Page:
In Defense of Patent Protection

A common concern expressed about the pharmaceutical industry is that we do not do enough to ensure that patients have access to our medicines or that we're withholding medicines that can help alleviate suffering, improve the quality of life and, in some cases, cure disease.  Some even accuse the industry of exploiting patent laws so that we can retain the rights of production and charge more for additional years than we would in a world without patent protection.

Patent laws are in place for many reasons, perhaps most importantly so that innovating companies have a fair period of time to recoup the enormous investment required to develop breakthrough products. Without this, innovators and the investors who fund innovation, would be easy prey for copy-cat manufacturers. That is why the U.S. Congress - - and all 100 + member countries of the World Trade Organization - - have established a 20-year term as the basic protection period for patents covering the full gamut of products or their components including planes, trains, and automobiles and, yes, medicines.

The biopharma sector faces particular challenges with respect to a patent term in that it often takes a dozen or more years of efforts and, on average, $1.3 billion to bring a new medicine from the laboratory through clinical trials and FDA approval.  By the time a patient may benefit from the new medicine, much of its patent life can have expired.  Even though the 1984 Hatch-Waxman law allows up to five years of patent term restoration, many new drug products reach the market with about only 12 or so years of patent protection - far less than the effective patent lives of many other product classes.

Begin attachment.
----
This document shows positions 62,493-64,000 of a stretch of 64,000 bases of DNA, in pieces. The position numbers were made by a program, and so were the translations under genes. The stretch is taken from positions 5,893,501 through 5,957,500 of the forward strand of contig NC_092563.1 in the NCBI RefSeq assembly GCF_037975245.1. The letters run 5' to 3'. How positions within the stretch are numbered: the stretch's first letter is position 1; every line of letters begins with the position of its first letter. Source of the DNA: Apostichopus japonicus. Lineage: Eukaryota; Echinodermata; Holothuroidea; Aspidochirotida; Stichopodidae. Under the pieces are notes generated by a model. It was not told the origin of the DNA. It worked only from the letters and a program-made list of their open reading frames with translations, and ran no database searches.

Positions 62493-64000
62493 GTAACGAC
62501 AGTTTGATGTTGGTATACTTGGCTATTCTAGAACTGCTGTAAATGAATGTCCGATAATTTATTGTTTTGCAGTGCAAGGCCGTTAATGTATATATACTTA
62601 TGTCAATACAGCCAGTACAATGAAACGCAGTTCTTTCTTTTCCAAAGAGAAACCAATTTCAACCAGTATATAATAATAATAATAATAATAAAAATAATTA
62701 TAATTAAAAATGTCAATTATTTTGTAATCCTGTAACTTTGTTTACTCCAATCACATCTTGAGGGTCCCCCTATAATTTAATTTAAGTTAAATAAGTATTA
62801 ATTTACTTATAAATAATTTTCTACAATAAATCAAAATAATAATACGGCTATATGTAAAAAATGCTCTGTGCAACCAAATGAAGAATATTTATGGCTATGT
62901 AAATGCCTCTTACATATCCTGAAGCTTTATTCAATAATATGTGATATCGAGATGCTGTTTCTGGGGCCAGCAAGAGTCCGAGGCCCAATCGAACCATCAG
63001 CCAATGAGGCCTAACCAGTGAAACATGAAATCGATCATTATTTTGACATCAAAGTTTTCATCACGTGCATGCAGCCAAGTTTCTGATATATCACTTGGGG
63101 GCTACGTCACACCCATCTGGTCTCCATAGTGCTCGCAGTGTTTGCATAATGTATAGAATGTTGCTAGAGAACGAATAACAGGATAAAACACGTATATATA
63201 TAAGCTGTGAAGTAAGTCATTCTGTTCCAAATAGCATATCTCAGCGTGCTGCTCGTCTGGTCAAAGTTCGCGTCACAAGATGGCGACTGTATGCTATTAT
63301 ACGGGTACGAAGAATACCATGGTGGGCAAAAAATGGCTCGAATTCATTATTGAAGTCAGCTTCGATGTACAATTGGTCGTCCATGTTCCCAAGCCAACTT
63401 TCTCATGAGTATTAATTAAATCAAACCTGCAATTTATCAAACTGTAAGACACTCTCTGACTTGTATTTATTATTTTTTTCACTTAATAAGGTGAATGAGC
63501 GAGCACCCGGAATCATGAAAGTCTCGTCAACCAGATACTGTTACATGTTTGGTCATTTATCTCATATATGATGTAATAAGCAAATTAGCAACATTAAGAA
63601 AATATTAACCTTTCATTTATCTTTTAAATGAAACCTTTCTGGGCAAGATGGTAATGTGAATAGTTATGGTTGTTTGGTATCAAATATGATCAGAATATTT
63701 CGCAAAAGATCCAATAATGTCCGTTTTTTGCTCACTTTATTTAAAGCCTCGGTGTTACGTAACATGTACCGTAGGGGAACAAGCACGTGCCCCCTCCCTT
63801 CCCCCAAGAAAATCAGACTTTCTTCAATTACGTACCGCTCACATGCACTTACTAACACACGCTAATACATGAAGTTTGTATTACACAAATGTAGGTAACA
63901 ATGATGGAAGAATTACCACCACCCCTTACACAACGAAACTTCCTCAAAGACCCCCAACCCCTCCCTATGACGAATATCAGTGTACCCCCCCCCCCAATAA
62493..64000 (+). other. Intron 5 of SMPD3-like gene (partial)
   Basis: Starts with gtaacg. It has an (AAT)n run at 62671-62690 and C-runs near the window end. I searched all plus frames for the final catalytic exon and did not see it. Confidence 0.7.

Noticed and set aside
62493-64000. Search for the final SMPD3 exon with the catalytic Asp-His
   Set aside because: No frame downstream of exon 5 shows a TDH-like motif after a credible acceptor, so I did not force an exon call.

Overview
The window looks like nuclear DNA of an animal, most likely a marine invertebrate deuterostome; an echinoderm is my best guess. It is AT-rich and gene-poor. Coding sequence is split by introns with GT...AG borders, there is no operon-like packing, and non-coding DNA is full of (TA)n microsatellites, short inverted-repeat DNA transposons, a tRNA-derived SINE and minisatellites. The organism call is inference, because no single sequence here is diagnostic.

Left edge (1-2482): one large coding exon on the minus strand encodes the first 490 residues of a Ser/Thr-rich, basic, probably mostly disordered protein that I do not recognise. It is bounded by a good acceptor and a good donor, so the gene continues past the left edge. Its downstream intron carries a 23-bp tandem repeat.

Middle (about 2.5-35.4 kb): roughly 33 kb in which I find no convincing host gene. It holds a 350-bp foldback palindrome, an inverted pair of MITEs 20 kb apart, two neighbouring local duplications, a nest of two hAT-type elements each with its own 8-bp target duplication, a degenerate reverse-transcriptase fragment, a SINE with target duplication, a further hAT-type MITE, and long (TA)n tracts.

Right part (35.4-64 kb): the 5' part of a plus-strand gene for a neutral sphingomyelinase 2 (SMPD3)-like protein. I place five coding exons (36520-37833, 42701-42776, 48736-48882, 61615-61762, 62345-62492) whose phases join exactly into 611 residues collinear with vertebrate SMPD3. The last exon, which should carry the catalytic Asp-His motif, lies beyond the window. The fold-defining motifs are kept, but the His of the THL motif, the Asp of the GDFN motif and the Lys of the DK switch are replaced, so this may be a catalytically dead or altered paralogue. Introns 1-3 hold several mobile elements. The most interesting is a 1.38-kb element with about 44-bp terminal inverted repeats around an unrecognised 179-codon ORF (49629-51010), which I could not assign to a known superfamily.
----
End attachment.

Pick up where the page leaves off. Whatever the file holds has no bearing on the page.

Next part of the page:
We believe in investing in the medicines of the future.  As each approved medicine reaches patients, employees are diligently working on the next medicines that will improve the lives of future generations.  Developing these new medicines is expensive, time consuming and often frustrating.  For every new drug that comes to market, pharmaceutical companies have been working with 5,000 other molecules that failed at some level of testing.  Many times, a new medicine will not make it to market at all.  Only about 2 to 3 of 10 FDA-approved drugs even recoup their cost of development.  Yet, the cost of development must be paid for both these relatively few medically and commercially successful products and the overwhelming majority of drug candidates that fail along the way.   In recent years, Lilly has invested over $4 billion annually (approximately 20% of revenues) in our search for breakthrough medicines.   Without strong intellectual property protection, including patent rights, this simply would not be possible.

Pharmaceutical companies continue to invest in innovation not only because it is good for business, but it is what patients expect. If we want to continue to have breakthrough products, we need patent protection and incentives to invest in intellectual property.  The equation is simple, patents lead to innovation - which help lead to treatments and cures.